Philadelphia, PA (Sports Network) - The state of Florida boasts seven schools
with current ties to the Football Bowl Subdivision, but nearly all of the
notoriety and media buzz goes to only three.
If you're lucky enough to be the Florida Gators, Florida State Seminoles and
Miami Hurricanes, then you rule the roost in the Sunshine State, at least with
respect to glory on the gridiron. That bias leaves UCF, USF, FIU and Florida
Atlantic scrambling for any scraps that fall by the wayside, which isn't a
whole lot when you consider the Gators (3), 'Noles (2) and 'Canes (5) have won
a combined 10 national titles, all of which have come in the last 30 years,
and compete in two of the top conferences in the country (ACC, SEC).
UCF and USF have had limited success in their respective leagues over the
years, the Knights most recently in Conference USA and the Bulls in the Big
East, but both are set to embark on a new adventure as they set up shop in the
brand new American Athletic Conference. Splintered off from the Big East, the
American, which officially begins on July 1, will feature 10 teams this
season, 11 in 2014, and 12 in 2015.
UCF has been a consistent force in C-USA in the nine seasons George O'Leary
has been in charge, winning a pair of league titles and going to numerous bowl
games. The 2012 campaign was another successful one for the Knights as they
posted a 10-4 record, won their fourth East Division crown, and crushed Ball
State in the Beef 'O' Brady's Bowl (38-17). One of only 19 teams slated to
play all FBS teams this fall, UCF was deemed ineligible for postseason play in
2013-14 by the NCAA, but recently had that ban lifted after a successful
UCF Vice President and Director of Athletics Todd Stansbury remarked after the
announcement came down, "With the appeal process behind us, we're ready to
move forward. Our first season in the American Athletic Conference, including
the opportunity to play in a bowl game, is right around the corner. It's an
exciting time for the Knights."
With a little more than a decade of FBS experience under their belts, the
Bulls of USF are making the transition to The American like each of the
remaining Big East (football) teams, but will do so with a new coach calling
the shots. Willie Taggart has been entrusted with ushering in this new era in
USF's short history, as he comes over from Western Kentucky to replace the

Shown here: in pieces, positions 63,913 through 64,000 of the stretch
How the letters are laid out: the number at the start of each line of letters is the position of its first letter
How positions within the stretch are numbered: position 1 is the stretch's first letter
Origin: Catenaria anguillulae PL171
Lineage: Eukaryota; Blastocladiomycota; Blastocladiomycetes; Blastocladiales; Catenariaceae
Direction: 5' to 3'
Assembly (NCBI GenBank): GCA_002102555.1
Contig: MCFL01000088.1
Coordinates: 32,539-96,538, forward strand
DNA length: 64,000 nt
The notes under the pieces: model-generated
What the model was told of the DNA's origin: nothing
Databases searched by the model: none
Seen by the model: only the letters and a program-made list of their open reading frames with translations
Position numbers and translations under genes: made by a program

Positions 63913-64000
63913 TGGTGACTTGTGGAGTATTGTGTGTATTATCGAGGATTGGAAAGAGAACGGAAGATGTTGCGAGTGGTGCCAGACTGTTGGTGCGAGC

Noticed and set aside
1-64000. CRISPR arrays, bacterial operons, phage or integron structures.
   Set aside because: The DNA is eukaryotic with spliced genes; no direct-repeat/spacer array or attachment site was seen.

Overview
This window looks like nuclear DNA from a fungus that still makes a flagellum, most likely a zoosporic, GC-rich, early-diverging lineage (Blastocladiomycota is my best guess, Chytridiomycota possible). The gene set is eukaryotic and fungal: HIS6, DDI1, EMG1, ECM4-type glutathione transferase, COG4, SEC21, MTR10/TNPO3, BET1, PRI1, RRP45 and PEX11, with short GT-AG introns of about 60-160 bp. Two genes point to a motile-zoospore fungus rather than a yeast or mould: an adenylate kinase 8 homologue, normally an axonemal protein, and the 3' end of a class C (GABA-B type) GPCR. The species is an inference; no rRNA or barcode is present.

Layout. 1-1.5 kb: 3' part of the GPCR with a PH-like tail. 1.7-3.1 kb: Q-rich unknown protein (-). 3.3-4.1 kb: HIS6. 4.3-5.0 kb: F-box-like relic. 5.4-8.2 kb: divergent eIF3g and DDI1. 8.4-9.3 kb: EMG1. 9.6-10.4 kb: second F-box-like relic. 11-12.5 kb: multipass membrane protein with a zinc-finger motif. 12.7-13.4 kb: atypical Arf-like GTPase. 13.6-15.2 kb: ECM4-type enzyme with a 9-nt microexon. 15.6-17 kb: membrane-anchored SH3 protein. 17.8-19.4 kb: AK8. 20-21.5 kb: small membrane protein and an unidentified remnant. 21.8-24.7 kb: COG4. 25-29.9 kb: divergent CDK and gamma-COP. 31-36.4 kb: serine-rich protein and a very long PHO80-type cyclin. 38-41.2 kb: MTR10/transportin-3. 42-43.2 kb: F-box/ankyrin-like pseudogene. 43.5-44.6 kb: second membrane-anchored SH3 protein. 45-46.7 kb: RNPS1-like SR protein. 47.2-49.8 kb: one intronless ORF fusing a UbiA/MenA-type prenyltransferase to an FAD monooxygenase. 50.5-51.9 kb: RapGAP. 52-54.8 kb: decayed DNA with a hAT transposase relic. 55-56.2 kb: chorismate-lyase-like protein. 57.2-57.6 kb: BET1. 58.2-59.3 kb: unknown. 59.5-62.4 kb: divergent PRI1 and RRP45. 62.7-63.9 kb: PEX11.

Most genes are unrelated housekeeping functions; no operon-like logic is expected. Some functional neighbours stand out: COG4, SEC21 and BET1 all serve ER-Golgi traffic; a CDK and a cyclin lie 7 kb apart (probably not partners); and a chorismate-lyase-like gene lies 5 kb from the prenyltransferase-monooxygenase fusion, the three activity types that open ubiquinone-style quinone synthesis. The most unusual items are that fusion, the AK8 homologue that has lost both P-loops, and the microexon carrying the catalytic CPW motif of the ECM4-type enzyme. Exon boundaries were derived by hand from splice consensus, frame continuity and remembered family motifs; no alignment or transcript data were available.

fired Skip Holtz. The Bulls went to six straight bowl games from 2005-10, but
have been locked out of the postseason the last two years after going a
combined 8-16 overall and winning only two Big East bouts.
Taggart has instilled a certain toughness that appeared to be lacking in Tampa
the last couple of years, and his players have responded favorably.
"They have to do something. They have to go out, impress us and show that they
can take coaching in the classroom and out on the football field," Taggart
said. "I told them, 'We're not going to give you anything. No one out there is
going to give us anything.' Anything we get we have to earn."
He continued, "They've been working like they're fed up, and we want them to
be fed up."
For the FIU Panthers and FAU Owls, they too are preparing for new chapters in
their brief history, as both teams make the move from the Sun Belt Conference
where they had been members since 2005, to Conference USA.
FIU also has a new coach in former Illinois and San Jose State head man Ron
Turner, and he will try to restore some lost momentum after the Panthers
endured a disappointing 3-9 season in 2012. The team had enjoyed its best
stretch the previous two years under Mario Cristobal, posting consecutive
winning seasons (7-6 in 2010, 8-5 in 2011), the former earning the team a
share of the Sun Belt title, and both resulting in appearances in the Little
Caesars and Beef 'O' Brady's Bowls, respectively -- all of which were program
Regarded as one of the top offensive minds in the game, with his specialty
being developing quarterbacks, Turner is thrilled to have the opportunity to
lead FIU to even loftier heights moving forward.
"FIU is a young program, but it is a program that can be very successful.
There is great enthusiasm with the upcoming move to Conference USA," Turner
said at his introductory news conference.
At Florida Atlantic, only recently have the Owls experienced anything in terms
of administrative upheaval. Howard Shnellenberger, who led Miami to the 1983
National Championship, was the only head coach FAU ever had, leading the
school to a pair of bowl games (2007, 2008 -- both wins), until announcing
his retirement in 2011. Carl Pelini, older brother of Nebraska head man Bo
Pelini, was given his first head coaching job and he guided the Owls to a 3-9
record in 2012, which was an improvement from the dismal 1-11 mark the team
logged the year before.
Pelini's plan for success involves the recruiting of top-notch players, not
only in terms of talent but also character, and he believes he is on the right
"I'm proud of the effort our coaching staff put into this class," said Pelini.
"It was our priority to bring in quality young men both on and off the field
-- young men who will lead this program in the direction which we began last
year about this time. This class excels academically and athletically, and
will be ready for the challenges of Conference USA."
Stealing the spotlight from the big three in Florida simply isn't going to
happen, but the remaining FBS schools there can certainly make names for
themselves if they achieve the kind of success each is capable of in their
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